Death is without doubt one of the vital and recurrent themes within the poetry of Sylvia Plath. Here, certain poems are chosen to point out the poet’s different attitudes to death: death as a rebirth or renewal, and death as an end. Most apparent elements formed her attitudes in the direction of death were the early death of her father that left her unsecured, and the unfaithfulness of her husband, Ted Hughes, who left her dejected and melancholic.
Generally talking, death is represented in literature in varied forms shifting from being an ominous terrifying force to a way of fulfillment and new beginnings.
Death got here to be a recurrent theme in Sylvia Plath’s poetry because of the sudden death of her father. His demise left the daughter with powerful emotions of defeat, resentment, grief and regret. So the absence of the father had influenced her emotional life negatively to the extent that it’s mirrored clearly in her poems.
‘Sheep in Fog’ suggests that there’s a radical sundering of poet and poetry, a death of the poet that’s the life of the poetry, if solely as that which is in mourning for the poet. The impersonality of Plath’s later poetry isn’t arrived at by a moral self-sacrifice of the poet’s empirical, autobiographical self within the pursuits of a common validity, a form of immortality or proof towards death. Rather, it’s an impersonality in which there’s a highly paradoxical and unstable relation between poet and poetry.
Read About: Sylvia Plath and her Confessional Poetry
‘A Birthday Present’ is one other dramatic monologue by which terror and death predominate. The persona longs to know the gift presented by his friend. The speaker, her friend, and the thing “talk” to one another within the kitchen. She imagines that the present could also be ‘bones’, ‘a pearl button’, and ‘an ivory tusk’. Each of these items has white color and suggests the nature of the birthday present that she desires. The three white objects—bones, pearl, and ivory tusk—all suggest death because they had been once part of living organisms. The persona speaks of the veils across the present. In order to take away the concealing veil, which causes her anxiousness and worry, the speaker demands an end to the screening off of death from view. She compares her life on the end of the poem to the arrival by mail of components of her own corpse. At the end, the speaker calls for as her birthday present not the previously talked about symbols of death or the figure representing death, however death itself:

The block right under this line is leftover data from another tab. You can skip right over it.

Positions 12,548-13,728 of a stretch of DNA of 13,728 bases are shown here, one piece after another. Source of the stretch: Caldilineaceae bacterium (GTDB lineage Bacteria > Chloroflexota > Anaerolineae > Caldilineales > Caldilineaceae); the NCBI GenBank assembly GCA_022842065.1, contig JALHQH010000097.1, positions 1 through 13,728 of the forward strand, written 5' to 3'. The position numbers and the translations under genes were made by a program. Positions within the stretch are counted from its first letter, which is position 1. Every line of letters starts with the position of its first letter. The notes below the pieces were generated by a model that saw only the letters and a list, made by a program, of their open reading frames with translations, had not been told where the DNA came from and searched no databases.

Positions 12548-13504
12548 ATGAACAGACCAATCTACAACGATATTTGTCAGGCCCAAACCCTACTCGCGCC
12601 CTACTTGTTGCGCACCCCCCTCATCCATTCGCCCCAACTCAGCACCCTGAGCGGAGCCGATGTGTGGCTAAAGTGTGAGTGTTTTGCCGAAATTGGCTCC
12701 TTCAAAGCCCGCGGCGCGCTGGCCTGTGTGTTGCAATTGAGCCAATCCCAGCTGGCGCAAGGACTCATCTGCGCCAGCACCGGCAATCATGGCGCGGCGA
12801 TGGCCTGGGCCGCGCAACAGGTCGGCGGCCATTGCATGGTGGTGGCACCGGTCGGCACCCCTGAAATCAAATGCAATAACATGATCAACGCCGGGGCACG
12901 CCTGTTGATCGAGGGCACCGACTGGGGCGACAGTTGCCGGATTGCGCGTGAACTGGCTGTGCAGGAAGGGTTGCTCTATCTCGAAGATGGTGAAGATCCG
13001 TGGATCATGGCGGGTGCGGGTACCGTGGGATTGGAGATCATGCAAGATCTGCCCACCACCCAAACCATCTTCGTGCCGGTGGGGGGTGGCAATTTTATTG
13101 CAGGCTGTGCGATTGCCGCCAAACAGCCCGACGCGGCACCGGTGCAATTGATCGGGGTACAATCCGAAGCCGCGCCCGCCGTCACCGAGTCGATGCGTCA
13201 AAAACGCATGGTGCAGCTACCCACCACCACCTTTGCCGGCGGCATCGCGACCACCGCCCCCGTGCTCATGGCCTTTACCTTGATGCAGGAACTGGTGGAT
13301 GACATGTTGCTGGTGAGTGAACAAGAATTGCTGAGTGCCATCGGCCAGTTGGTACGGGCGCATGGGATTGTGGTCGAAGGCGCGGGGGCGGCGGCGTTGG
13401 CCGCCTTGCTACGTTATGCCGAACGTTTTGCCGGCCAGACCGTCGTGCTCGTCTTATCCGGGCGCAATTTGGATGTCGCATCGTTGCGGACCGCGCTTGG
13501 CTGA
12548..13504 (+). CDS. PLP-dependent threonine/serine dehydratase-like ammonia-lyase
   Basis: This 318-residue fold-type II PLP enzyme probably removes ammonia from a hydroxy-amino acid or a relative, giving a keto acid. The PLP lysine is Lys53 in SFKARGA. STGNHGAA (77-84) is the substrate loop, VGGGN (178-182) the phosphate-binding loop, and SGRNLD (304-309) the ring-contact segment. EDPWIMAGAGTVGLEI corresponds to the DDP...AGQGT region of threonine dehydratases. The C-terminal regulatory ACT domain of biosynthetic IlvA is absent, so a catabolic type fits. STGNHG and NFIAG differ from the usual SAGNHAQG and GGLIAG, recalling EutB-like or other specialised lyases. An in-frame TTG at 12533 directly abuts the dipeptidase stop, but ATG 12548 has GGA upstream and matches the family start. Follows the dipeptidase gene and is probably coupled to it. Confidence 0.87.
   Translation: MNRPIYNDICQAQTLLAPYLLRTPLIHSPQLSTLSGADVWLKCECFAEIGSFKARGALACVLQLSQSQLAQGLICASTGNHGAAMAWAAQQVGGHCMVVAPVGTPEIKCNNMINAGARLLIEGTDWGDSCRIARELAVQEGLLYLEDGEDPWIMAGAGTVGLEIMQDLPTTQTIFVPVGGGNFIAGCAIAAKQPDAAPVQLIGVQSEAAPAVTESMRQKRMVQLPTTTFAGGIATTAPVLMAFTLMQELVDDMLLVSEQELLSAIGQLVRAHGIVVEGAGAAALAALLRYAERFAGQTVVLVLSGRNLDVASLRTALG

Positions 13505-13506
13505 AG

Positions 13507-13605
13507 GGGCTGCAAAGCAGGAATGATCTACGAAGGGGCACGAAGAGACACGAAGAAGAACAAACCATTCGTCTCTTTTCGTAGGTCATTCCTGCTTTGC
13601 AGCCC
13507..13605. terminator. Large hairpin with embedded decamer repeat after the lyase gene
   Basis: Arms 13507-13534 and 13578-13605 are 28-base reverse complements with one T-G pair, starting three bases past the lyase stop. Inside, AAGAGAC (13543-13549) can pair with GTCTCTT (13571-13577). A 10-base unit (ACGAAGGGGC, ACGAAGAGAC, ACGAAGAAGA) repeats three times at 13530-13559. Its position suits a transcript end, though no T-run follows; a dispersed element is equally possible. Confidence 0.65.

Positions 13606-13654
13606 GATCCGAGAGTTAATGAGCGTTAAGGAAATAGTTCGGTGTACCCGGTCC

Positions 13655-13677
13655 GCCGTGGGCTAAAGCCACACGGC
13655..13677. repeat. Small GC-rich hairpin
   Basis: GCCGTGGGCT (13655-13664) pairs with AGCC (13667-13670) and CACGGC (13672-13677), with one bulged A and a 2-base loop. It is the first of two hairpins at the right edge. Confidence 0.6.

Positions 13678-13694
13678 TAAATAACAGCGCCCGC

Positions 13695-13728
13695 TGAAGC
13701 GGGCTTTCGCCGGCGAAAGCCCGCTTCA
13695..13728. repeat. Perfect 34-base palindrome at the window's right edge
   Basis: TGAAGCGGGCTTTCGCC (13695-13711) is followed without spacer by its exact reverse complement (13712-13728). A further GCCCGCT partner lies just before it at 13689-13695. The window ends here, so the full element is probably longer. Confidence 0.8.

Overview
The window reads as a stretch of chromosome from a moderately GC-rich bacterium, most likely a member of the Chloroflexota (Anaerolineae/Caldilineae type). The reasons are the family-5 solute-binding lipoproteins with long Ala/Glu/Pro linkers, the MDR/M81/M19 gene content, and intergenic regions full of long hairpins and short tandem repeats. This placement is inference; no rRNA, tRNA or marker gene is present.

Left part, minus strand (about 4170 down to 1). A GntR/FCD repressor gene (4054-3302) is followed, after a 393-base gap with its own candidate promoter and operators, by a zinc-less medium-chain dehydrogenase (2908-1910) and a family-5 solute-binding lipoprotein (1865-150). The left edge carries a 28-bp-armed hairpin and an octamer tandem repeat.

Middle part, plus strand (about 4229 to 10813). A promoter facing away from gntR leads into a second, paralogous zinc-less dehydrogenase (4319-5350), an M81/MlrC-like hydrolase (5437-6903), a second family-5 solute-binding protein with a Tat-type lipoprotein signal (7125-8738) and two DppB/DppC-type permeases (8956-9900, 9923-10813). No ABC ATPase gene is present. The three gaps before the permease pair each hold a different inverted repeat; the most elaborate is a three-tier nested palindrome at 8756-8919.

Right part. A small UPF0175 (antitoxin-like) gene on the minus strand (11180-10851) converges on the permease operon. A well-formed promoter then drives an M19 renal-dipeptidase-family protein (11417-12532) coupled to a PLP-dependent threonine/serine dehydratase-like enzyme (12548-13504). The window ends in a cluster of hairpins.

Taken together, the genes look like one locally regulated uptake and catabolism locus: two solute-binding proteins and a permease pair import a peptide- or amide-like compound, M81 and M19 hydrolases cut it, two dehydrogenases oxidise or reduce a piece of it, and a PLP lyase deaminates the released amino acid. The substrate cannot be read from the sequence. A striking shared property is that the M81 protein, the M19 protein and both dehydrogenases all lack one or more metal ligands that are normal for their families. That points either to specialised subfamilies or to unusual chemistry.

If it were death
I would admire the deep gravity of it, its timeless eyes.
I would know you were serious.
There would be a nobility then, there would be a birthday. And
the knife not carve, but enter
Pure and clean as the cry of a baby,
And the universe slide from my side.
The poem dramatizes her birthday to be her death. The drama of ‘A Birthday Present’ is scary in its transformation of a domestic and blissful event into a celebration of suicide. It captures the movement of the speaker’s thoughts as she throws herself into the sequence of steps which may lead her to kill herself.
Plath’s second perspective in the direction of death is that it might be chosen by the person himself as a way of self-destruction, rather than appearing as a horrible exterminating power. The poetess aims to point out the struggling and agony of the persona in choosing death as a way of liberation of the antagonistic world of the individual.